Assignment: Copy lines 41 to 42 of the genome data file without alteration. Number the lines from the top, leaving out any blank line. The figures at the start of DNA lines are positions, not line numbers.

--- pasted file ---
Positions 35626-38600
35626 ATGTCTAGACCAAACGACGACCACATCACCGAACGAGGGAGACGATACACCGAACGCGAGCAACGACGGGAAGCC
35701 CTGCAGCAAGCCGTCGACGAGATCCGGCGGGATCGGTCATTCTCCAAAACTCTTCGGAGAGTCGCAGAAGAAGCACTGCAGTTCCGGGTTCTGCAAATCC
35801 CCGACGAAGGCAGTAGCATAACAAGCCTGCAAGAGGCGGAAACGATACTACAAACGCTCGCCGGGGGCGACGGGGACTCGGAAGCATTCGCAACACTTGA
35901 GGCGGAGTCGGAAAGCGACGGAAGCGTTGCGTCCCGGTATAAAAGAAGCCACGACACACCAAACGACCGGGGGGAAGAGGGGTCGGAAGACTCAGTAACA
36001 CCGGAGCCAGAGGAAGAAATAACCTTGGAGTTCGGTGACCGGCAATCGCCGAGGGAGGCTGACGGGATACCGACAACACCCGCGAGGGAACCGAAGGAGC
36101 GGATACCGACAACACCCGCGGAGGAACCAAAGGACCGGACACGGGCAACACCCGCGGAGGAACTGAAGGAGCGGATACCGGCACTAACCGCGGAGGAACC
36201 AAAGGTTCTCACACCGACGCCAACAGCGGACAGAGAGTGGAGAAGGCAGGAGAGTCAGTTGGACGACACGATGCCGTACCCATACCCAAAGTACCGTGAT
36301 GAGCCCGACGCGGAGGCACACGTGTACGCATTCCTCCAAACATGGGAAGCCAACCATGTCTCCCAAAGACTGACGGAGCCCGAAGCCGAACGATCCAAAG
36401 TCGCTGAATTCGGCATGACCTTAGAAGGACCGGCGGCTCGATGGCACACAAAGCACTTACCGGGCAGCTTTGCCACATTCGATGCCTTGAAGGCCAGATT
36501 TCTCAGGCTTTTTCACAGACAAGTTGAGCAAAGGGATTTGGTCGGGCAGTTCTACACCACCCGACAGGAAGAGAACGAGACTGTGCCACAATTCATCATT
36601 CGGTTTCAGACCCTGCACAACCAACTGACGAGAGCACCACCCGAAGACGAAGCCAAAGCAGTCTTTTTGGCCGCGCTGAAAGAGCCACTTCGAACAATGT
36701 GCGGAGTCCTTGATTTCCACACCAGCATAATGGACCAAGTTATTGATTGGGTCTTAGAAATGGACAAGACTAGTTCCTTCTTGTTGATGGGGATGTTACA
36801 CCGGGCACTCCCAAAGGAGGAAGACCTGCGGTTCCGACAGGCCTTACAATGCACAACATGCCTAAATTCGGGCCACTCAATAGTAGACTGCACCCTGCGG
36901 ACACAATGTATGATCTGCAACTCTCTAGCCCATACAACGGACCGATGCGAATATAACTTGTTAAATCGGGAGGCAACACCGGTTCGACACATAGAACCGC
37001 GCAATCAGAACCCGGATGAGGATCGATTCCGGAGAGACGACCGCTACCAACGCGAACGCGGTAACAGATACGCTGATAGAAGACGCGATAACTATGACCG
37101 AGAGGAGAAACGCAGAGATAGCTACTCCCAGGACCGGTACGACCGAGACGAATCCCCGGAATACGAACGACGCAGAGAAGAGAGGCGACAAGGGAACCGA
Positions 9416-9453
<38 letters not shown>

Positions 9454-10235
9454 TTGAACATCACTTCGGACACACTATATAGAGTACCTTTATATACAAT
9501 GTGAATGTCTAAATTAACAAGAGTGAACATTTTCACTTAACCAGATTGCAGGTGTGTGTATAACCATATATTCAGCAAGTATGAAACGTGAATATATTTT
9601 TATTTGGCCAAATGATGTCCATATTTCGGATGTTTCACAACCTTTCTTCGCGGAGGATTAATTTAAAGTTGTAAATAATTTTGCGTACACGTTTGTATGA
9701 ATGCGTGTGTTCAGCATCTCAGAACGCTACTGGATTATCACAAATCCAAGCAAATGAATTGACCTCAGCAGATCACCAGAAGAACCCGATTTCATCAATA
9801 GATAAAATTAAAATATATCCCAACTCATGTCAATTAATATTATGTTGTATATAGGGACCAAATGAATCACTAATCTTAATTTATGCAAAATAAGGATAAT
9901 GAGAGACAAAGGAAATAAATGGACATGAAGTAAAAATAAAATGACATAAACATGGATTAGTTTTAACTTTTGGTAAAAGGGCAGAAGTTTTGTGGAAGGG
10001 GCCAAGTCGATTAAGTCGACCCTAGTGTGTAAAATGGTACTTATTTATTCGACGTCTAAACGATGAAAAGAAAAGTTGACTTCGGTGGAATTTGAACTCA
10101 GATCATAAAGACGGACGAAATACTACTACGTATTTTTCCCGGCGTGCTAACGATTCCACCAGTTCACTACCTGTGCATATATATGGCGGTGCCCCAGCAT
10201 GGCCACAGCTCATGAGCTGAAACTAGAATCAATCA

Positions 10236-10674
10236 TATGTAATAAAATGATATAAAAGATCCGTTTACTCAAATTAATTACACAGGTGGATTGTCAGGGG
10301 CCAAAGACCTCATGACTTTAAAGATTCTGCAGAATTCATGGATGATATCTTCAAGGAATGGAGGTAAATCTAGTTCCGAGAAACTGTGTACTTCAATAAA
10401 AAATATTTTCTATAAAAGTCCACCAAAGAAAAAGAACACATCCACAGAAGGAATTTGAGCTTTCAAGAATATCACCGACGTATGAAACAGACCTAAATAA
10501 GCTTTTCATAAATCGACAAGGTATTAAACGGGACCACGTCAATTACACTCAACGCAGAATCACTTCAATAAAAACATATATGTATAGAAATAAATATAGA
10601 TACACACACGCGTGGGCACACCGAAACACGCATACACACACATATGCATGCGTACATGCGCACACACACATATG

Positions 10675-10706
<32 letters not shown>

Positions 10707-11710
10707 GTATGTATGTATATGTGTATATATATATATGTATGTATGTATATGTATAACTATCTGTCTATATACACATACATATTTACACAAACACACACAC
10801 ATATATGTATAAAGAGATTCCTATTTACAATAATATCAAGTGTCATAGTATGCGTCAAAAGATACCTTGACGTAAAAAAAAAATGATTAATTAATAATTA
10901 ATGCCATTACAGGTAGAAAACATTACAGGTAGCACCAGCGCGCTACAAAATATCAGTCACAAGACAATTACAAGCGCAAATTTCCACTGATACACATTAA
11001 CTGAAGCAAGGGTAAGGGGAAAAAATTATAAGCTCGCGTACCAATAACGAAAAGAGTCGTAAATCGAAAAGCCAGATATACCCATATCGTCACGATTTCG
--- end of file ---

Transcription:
10901 ATGCCATTACAGGTAGAAAACATTACAGGTAGCACCAGCGCGCTACAAAATATCAGTCACAAGACAATTACAAGCGCAAATTTCCACTGATACACATTAA
11001 CTGAAGCAAGGGTAAGGGGAAAAAATTATAAGCTCGCGTACCAATAACGAAAAGAGTCGTAAATCGAAAAGCCAGATATACCCATATCGTCACGATTTCG